The following general procedures were used to make laminates within the scope of the present invention, which laminates are described in Table I. In one such procedure, two coils of metal skin material were extrusion coated on one side thereof with about 2 mils of an adhesive copolymer. Two webs of the adhesive coated metal were fed into a combining nip with the adhesive coated side facing toward each other. The combining nip was formed between a pair of opposed counter-rotating laminating rolls preheated to a temperature of about 350° F. The laminating rolls were adjusted to allow the desired amount of pressure to be applied as the webs (about 27 inches wide) passed between the rolls. A molten polymeric resin core material was forced through a slot in a sheeting die of a conventional screw type extruder at a temperature of about 400° F. into the combining nip and disposed between the two adhesive coated metal webs. The slot of the die had a generally rectangular configuration about 30 inches wide with a gap of approximately 0.016 inch. The laminating rolls had a diameter of 8 inches and were rotated at a speed of about 1.15 rpm.
A similar procedure described hereinabove, was used to make laminates of the present invention having no adhesive layers between the polymeric resin core and the metal skins. However, the initial extrusion coating step, whereby the adhesive copolymer was applied to the metal skin layers, was not employed.
In another procedure, sheets of polymeric resin core were prepared from resin granules using well known compression molding techniques. A sheet of core material was positioned between two sheets of adhesive copolymer. The three-layer assembly comprising adhesive/core/adhesive was then positioned between two metal skin layers, and the resulting assembly was placed in a molding press and was treated at a temperature of 150° C. for a period of 10 minutes under a pressure of about 20 psi. The pressure in the mold was then increased to about 100 psi. At the same time, the mold was allowed to cool to ambient temperature under the same pressure while cooling water was circulated through the platens of the molding press.
When the adhesive layer was applied in the form of powder or solvent based suspension, such layer was first applied to one side of each metal skin. Two adhesive coated metal skins were placed on each side of the polymeric core with the coated sides facing toward the core. The three-layer assembly was then placed in the mold press and laminated under the conditions described hereinabove.
Certain properties of laminates of the present invention are reported in Table II.
TABLE I__________________________________________________________________________ LaminateExample ThicknessNumberLaminate Construction (mil)__________________________________________________________________________ 1 (C)9 mil TFS(1)/2 mil EAA(2)/12 mil HDPE(3)/2 mil EAA(2)/9 mil 34S(1) 2 (C)6 mil TFS(4)/2 mil EAA(2)/22 mil HDPE(3)/2 mil EAA(2)/6 mil 38S(4) 3 (M)9 mil TFS(1)/2 mil EAA(5)/7 mil HDPE(3)/2 mil EAA(3)/9 mil 29S(1) 4 (M)9 mil TFS(1)/2 mil EAA(5)/16 mil HDPE(3)/2 mil EAA(3)/9 mil 38S(1) 5 (M)9 mil TFS(1)/2 mil EAA(5)/30 mil HDPE(3)/2 mil EAA(3)/9 mil 52S(1) 6 (M)9 mil TFS(1)/2 mil EAA(5)/41 mil HDPE(3)/2 mil EAA(3)/9 mil 63S(1) 7 (M)9 mil TFS(1)/2 mil PAA(6)/11 mil PP(7)/2 mil PAA(6)/9 mil 33S(1) 8 (M)9 mil TFS(1)/2 mil PAA(8)/12 mil PP(7)/2 mil PAA(8)/9 mil 34S(1) 9 (M)9 mil TFS(1)/2 mil EAA(5)/13 mil 10% glass fiber & HDPE(3)/-2 mil EAA(5)/9 mil TFS(1) 3510 (M)9 mil TFS(1)/2 mil EAA(5)/10 mil 35% glass fiber & HDPE(3)/-2 mil EAA(5)/9 mil TFS(1) 3211 (C)9 mil TFS(1)/14 mil HDPE(9)/9 mil TFS(1) 3212 (C)9 mil TFS(1)/2 mil EAA(2)/14 mil LDPE(10)/2 mil EAA(2)/9 mil 36S(1)13 (C)6 mil TFS(4)/2 mil EAA(2)/33 mil LDPE(10)/2 mil EAA(2)/6 mil 49S(4)14 (C)8 mil Al(11)/2 mil EAA(2)/29 mil HDPE(9)/2 mil EAA(2)/8 mil 49(1)__________________________________________________________________________ Notes:- (C) Sample prepared by continuous lamination. (M) Sample prepared using a molding press. TFS(1) Tin free steel, Type D, T1 temper. EAA(2) Ethylene acrylic acid copolymer, coating, density: 0.930-0.935, 8 by weight acrylic acid, 5 M.I. HDPE(3) High density polyethylene, density: 0.956, 0.08 M.I. TFS(4) Tin free steel, Type MR, T3 temper. EAA(5) Ethylene acrylic acid copolymer film, 8% by weight acrylic acid. PAA(6) Polypropylene acrylic acid graft copolymer powder. PP(7) Polypropylene. PAA(8) Polypropylene acrylic acid graft copolymer suspension. HDPE(9) High density polyethylene, density: 0.967, 0.3 M.I. LDPE(10) Low density polyethylene, density: 0.921, 0.7 M.I. Al(11) Aluminum.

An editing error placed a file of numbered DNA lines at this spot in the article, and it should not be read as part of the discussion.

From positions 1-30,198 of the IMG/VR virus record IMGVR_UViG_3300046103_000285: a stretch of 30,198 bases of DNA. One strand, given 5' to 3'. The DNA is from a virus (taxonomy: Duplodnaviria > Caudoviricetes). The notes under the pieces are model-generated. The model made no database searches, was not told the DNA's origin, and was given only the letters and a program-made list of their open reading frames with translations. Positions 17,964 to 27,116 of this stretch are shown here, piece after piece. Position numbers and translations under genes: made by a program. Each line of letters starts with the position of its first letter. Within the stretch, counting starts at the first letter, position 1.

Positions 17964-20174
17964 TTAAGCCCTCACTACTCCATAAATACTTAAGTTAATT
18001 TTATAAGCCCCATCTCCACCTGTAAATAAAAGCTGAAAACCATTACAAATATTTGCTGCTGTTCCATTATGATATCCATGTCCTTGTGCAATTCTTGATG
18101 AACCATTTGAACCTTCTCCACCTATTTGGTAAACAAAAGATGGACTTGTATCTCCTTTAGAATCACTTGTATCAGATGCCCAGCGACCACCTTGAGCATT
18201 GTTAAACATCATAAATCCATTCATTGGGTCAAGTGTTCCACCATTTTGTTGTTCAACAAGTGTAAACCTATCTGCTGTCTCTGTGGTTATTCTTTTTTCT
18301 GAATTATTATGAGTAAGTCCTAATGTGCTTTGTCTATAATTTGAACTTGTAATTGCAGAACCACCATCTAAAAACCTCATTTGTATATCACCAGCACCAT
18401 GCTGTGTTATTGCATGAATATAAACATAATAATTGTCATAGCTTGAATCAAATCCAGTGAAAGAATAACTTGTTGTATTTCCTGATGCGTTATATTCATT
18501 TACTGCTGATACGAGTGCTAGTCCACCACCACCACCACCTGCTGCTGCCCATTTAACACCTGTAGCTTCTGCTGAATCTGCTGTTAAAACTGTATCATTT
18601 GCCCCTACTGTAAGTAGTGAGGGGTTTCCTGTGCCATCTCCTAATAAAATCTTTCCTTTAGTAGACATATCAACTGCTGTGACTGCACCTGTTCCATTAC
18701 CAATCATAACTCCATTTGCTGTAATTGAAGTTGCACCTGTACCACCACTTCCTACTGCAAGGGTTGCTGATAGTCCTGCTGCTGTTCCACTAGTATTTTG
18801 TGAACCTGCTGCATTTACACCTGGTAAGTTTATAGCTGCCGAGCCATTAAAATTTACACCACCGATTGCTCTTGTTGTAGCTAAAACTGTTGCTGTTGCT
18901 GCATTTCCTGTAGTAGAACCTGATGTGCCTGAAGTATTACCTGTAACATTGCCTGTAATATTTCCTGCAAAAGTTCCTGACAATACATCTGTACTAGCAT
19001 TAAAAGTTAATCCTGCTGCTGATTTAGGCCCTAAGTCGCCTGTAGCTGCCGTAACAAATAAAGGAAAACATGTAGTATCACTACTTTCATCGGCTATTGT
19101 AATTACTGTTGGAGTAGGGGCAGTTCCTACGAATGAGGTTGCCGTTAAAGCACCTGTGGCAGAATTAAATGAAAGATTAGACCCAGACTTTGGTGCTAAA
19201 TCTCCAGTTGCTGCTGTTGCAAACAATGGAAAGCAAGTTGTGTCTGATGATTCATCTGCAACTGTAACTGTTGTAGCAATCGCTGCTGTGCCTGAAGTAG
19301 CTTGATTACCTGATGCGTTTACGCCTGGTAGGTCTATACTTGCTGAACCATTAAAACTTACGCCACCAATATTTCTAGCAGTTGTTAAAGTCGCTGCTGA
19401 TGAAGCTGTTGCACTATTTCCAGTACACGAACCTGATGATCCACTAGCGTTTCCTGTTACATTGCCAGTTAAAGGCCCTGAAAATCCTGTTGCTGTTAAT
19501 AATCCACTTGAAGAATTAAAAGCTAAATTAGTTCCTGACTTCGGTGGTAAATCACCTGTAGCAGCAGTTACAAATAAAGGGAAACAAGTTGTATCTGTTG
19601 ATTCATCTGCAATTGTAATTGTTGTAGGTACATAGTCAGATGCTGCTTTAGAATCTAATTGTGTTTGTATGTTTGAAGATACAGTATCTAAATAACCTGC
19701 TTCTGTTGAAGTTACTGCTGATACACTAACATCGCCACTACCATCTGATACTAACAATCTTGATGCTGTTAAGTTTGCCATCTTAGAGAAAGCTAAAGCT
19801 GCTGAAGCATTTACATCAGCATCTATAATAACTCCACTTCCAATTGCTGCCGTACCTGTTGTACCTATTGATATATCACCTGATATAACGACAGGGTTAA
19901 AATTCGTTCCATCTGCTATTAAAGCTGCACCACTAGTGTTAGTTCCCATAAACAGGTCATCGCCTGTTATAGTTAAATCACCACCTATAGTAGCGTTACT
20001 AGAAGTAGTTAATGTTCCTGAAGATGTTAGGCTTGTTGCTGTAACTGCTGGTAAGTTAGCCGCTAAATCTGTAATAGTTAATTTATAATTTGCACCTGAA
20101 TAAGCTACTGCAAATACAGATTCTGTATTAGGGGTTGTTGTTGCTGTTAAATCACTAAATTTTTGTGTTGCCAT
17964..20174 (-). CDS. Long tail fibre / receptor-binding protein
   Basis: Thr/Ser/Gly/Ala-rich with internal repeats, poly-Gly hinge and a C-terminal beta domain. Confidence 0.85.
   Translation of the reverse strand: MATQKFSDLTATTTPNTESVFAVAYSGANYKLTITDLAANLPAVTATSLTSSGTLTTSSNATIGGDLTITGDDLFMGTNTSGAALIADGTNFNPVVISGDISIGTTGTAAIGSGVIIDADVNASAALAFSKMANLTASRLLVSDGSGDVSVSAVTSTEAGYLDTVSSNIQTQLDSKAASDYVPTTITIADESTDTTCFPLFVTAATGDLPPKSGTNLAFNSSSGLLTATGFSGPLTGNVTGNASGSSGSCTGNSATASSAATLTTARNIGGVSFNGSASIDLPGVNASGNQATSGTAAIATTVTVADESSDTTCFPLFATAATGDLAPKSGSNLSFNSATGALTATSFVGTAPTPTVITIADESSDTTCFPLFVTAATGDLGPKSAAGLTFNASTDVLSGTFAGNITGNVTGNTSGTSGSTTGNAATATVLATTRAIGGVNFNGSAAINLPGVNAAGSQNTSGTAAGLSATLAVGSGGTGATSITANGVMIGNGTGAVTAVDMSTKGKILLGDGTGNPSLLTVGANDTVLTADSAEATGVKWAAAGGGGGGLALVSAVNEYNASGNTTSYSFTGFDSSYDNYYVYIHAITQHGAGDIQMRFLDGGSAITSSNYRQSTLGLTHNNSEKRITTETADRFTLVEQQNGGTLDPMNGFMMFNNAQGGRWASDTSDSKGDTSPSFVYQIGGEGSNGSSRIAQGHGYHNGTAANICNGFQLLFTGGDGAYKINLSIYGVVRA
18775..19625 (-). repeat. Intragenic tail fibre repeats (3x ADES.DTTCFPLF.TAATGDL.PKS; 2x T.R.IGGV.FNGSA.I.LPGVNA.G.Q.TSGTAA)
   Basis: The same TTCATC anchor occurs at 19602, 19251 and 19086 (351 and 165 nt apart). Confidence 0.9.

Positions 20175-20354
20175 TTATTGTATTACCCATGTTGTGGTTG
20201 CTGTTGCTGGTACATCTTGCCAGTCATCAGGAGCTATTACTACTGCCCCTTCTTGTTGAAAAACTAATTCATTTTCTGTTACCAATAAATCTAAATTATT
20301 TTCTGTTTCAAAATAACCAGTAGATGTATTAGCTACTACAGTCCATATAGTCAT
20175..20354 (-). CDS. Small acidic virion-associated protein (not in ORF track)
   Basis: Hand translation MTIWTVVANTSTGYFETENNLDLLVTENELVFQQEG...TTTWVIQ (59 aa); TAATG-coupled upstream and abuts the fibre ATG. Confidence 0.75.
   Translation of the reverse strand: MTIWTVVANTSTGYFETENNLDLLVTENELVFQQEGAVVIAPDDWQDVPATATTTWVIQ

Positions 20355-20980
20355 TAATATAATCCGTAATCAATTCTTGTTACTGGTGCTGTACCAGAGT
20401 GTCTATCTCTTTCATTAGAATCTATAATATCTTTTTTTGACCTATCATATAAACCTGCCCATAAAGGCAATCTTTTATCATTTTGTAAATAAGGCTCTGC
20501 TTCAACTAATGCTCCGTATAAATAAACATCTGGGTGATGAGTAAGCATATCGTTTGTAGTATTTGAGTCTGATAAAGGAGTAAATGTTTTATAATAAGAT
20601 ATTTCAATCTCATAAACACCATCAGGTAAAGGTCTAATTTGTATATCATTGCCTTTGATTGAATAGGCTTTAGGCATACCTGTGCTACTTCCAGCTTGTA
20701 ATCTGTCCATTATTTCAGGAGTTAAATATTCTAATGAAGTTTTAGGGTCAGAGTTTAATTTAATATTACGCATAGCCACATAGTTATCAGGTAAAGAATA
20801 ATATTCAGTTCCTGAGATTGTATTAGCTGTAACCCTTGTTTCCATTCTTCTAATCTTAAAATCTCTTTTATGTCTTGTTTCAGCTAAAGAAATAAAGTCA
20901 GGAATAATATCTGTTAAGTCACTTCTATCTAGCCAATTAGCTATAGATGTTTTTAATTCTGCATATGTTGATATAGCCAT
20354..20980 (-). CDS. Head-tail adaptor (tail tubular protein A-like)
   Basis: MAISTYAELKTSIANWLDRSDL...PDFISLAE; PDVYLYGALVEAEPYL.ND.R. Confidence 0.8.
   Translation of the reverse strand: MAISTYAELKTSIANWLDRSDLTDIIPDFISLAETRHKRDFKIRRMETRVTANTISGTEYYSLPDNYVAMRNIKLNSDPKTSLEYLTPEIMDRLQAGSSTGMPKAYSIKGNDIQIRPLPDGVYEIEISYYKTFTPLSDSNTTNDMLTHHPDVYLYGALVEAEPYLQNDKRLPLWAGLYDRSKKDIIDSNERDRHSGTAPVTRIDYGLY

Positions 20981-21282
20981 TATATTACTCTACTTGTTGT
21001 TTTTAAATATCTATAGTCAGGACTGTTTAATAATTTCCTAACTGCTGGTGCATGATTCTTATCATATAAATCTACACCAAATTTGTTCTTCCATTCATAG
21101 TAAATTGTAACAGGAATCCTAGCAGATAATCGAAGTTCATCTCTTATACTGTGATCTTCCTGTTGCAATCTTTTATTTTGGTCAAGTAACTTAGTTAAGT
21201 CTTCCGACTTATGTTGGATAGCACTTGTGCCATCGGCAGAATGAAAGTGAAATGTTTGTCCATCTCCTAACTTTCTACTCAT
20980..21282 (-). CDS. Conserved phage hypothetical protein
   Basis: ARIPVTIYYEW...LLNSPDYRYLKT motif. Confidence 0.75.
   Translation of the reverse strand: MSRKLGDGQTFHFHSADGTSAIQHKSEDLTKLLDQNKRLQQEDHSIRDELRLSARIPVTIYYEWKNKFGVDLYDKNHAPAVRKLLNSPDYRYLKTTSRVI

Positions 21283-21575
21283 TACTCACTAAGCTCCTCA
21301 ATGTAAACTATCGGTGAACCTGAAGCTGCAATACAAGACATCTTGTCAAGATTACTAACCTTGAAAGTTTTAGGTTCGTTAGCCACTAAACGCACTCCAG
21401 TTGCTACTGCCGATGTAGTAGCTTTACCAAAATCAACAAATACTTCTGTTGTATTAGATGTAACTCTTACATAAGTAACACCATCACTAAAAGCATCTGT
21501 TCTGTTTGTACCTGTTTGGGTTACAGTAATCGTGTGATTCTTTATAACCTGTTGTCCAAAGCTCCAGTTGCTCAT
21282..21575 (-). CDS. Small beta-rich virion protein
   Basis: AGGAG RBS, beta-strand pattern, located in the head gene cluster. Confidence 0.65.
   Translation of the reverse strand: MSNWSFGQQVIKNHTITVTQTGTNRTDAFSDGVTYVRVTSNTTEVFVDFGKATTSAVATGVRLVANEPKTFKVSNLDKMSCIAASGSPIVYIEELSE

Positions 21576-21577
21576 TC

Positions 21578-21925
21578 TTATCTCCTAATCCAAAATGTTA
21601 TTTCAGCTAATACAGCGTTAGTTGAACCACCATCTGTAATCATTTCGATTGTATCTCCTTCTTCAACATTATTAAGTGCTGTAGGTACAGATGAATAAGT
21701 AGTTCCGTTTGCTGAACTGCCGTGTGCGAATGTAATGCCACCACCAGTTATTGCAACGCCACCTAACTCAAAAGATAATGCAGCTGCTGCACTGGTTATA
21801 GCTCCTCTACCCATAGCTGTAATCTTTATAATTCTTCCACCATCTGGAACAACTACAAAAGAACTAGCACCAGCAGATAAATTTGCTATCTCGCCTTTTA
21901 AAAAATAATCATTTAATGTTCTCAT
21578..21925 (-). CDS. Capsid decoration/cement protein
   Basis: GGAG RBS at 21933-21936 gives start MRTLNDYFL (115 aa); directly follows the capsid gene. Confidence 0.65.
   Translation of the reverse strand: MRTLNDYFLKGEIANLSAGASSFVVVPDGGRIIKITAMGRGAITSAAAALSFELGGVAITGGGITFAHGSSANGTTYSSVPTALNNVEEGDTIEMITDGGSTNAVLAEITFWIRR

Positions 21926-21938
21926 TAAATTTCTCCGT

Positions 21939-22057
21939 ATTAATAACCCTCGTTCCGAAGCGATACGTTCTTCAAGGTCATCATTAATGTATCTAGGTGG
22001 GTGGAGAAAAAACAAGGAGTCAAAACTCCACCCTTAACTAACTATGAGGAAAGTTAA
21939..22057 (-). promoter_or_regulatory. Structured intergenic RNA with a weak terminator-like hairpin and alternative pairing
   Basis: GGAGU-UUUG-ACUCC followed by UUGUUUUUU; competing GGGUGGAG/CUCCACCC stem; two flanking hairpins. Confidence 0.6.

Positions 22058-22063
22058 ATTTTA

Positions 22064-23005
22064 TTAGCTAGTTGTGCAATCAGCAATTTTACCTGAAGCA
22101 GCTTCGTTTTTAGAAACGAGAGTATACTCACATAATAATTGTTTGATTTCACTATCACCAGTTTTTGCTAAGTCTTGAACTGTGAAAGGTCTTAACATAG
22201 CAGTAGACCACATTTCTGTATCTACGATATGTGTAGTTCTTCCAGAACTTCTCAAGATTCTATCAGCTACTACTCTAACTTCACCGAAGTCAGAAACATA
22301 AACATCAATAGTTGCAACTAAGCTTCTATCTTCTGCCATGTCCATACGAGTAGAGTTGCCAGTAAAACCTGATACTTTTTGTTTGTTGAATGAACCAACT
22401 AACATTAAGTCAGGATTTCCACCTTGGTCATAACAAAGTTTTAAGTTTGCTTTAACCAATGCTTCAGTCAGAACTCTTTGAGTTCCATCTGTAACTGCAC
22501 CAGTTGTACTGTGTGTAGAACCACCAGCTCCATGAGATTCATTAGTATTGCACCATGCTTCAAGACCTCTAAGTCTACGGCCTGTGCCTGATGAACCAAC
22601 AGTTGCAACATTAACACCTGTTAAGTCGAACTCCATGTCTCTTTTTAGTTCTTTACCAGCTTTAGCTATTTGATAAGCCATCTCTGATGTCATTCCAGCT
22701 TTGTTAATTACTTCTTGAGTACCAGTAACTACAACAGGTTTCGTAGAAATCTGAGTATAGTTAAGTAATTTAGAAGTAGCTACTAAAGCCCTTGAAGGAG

TABLE II__________________________________________________________________________ LimitingLaminate/Skin Core(1)/Skin Laminate/Skin Dome LapExampleFlexural Modulus Thickness Density Height Shear(2)NumberRatio (%) Ratio Ratio (%) Ratio (%) (psi)__________________________________________________________________________1 74 1.9 58 91 17002 62 4.2 40 76 14003 86 1.3 66 ND 14004 78 2.3 53 ND 14005 64 3.9 42 ND 14006 54 5.2 37 ND 14007 87 1.7 59 ND ND8 82 1.9 57 ND ND9 82 1.9 58 ND ND10 89 1.6 64 ND ND11 80 1.7 61 88 190012 45 2.1 55 ND 120013 ND 6.0 34 79 120014 65* 4.1 56 ND ND__________________________________________________________________________ Notes:- (1) Core includes adhesive layers, if any. (2) Values typical of this type of laminate. ND Not determined. * Calculated.
As shown in Table II, metal-plastic-metal laminates of the present invention are of light weight and can readily be formed as evidenced by relatively high values for the limiting dome height ratio. At the same time, the laminates have surprisingly high stiffness and lap shear values.
In addition, Examples 1-4 and 11-13 were tested and passed the 90° bend test. Other examples were not tested. Further, Example 13 was subjected to and passed the no load oven test.
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|U.S. Classification||428/215, 428/332, 428/218, 428/461, 220/62.11, 428/462, 428/623, 428/626, 156/199, 156/313, 156/244.27|
|International Classification||B32B7/02, B32B15/092, B32B15/085, B32B15/18, B32B15/08, B32B15/095, B32B15/088|
|Cooperative Classification||Y10T428/31696, Y10T428/31692, Y10T428/12549, Y10T428/26, Y10T428/12569, Y10T428/24992, Y10T156/1007, Y10T428/24967, B32B15/08|
|Oct 28, 1981||AS||Assignment|
Owner name: DOW CHEMICAL COMPANY,THE, MIDLAND, MICH A CORP. OF
Free format text: ASSIGNMENT OF ASSIGNORS INTEREST.;ASSIGNORS:WRIGHT, DONALD R.;NEWMAN, RITCHEY O.;RIEKE, JAMES K.;REEL/FRAME:003922/0836
Effective date: 19790518